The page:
Showing posts from June 16, 2019

Lagos PSN Urges President Buhari To Assent To Pharmacy Bill

From Left: Pharm Olumide Akintayo, Past President, Pharmaceutical Society of Nigeria; Dr. Fidelis A. Ayebae, Chairman of the occasion; Pharm. (Mrs.) Adeniran Bolanle, Chairman Pharmaceutical Society of Nigeria Lagos State Branch and Mr. Olusola Adu, Representative of the Lagos State Governor-Elect during the 2019 annual luncheon and welcome reception for newly inducted Fellows of PSN from Lagos State/N50m fundraising to complete on-going Secretariat Building of the Society held at Sheraton Hotel Lagos, recently. Chioma Umeha The Pharmaceutical Society of Nigeria (PSN), Lagos Chapter, has called on President Muhammadu Buhari to, as a matter of urgency, sign the Pharmacy Bill into law before the expiration of the life of the current administration. Chairman, Lagos PSN, made the call in an address she presented to the 2019 annual luncheon of the group held at Sheraton Hotel, Lagos recently. Pharm. (Mrs.) Adeniran said the call had become necessary agains

Insurgency: Over 1,700 Children Freed Since 2017 From Armed Groups – UNICEF

  Chioma Umeha Nearly 900 children, including 894 children, including 106 girls, were released from the ranks of the Civilian Joint Task Force (CJTF) in Maiduguri, north-east Nigeria, today, Friday, May 10, 2019 as part of its commitment to end and prevent the recruitment and use of children. The new release brings the total number of children released since 2017 to over 1,700, according to a statement signed by Oluwatosin Akingbulu, Communication, Advocacy and Partnerships, United Nations Children’s Fund (UNICEF) made available to DAILY INDEPENDENT. The CJTF is a local militia – an armed group that helps the Nigerian security forces in the fight against insurgency in north-east Nigeria. It was formed in 2013, with the aim of protecting communities from attack. “Any commitment for children that is matched with action is a step in the right direction for the protection of children’s rights and must be recognised and encouraged,” said Mohamed Fall, Repr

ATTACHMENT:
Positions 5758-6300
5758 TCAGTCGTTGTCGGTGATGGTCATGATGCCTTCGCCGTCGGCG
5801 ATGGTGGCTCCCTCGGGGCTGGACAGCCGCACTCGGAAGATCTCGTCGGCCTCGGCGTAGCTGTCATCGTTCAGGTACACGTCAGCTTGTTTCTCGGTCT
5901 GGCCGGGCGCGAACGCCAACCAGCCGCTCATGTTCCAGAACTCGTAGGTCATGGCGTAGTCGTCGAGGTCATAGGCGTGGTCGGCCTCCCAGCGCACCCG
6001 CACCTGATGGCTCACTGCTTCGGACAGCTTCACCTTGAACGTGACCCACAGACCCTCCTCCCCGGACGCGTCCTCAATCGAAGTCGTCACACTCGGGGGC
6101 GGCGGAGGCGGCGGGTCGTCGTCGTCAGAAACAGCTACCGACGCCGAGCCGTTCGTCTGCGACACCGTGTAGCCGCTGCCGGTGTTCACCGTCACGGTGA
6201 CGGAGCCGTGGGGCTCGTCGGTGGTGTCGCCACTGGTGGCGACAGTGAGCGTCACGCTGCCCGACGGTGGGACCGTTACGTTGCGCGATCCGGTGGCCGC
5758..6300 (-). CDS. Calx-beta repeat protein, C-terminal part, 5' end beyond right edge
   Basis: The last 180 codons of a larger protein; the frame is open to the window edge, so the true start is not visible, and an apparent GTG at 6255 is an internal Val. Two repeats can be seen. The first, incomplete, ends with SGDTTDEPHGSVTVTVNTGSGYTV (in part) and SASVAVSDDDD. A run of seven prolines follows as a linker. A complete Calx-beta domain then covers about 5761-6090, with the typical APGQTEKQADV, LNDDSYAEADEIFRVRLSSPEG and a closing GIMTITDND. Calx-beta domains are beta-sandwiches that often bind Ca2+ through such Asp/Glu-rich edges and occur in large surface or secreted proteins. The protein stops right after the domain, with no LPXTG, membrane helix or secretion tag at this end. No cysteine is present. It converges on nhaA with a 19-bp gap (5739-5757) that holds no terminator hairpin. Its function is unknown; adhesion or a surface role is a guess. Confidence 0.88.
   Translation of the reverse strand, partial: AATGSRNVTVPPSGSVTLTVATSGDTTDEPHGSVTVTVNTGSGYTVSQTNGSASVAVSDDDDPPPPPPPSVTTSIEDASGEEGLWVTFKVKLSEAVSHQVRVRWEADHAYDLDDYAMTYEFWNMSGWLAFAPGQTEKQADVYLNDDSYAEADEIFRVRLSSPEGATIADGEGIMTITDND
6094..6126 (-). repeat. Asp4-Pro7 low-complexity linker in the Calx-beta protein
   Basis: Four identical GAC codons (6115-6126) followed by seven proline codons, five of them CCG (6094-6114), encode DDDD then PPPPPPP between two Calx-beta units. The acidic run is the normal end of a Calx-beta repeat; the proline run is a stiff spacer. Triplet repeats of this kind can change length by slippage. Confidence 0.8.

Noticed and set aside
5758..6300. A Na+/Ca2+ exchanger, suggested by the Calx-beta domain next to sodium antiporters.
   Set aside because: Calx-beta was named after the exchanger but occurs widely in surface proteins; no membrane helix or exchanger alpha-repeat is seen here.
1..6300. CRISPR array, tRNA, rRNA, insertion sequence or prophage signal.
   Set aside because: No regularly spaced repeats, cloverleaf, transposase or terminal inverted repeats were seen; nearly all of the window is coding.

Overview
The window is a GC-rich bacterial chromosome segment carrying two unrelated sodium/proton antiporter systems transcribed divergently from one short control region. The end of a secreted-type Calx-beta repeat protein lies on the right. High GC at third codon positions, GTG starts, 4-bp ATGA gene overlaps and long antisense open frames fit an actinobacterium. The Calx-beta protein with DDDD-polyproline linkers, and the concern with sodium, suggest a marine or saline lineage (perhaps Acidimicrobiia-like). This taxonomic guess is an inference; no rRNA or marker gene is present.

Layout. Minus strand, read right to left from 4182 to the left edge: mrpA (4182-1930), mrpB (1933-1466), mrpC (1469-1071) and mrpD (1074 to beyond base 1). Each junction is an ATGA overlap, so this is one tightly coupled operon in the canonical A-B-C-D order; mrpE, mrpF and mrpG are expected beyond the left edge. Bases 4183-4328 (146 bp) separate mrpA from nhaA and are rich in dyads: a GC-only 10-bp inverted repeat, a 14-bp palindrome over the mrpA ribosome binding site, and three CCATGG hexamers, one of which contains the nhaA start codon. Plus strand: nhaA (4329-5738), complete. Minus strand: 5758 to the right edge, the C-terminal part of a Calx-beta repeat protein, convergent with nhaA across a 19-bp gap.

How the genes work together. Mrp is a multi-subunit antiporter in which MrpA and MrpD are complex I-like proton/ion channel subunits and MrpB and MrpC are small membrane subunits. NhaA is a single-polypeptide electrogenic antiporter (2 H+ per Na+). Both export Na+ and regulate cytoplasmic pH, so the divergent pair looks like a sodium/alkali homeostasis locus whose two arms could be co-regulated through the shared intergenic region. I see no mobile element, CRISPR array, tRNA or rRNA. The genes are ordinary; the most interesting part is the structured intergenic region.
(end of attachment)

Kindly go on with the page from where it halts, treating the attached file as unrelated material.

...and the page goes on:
30 Years After CRC Adoption, Nigerian Children Still Suffer Injustice

Chioma Umeha Three decades after Nigeria adopted the Convention on the Rights of the Child   (CRC), the Bill is still existing in papers in many of the States as only 25 of them have ratified it, even as 12 States, mainly from the North are yet to domesticate the law. This is just as anxious child protection experts announced to journalists on Monday that poverty, community disintegration, family dysfunction, and child vulnerability are drawbacks to the actualisation of the Child Rights Laws in the country. According to them, failure in meeting the developmental needs of the Nigerian children makes him a victim of several forms of violence, the consequence is non-implementation of the Act in the country. Among the experts was Sharon Oladiji, Child Protection Specialist, United Nations Children’s Fund (UNICEF), said at a two-day media dialogue on the Convention on the Rights of the Child (CRC@30) held in Lagos who gave a breakdown of the slow trend in the Bill’s domesticatio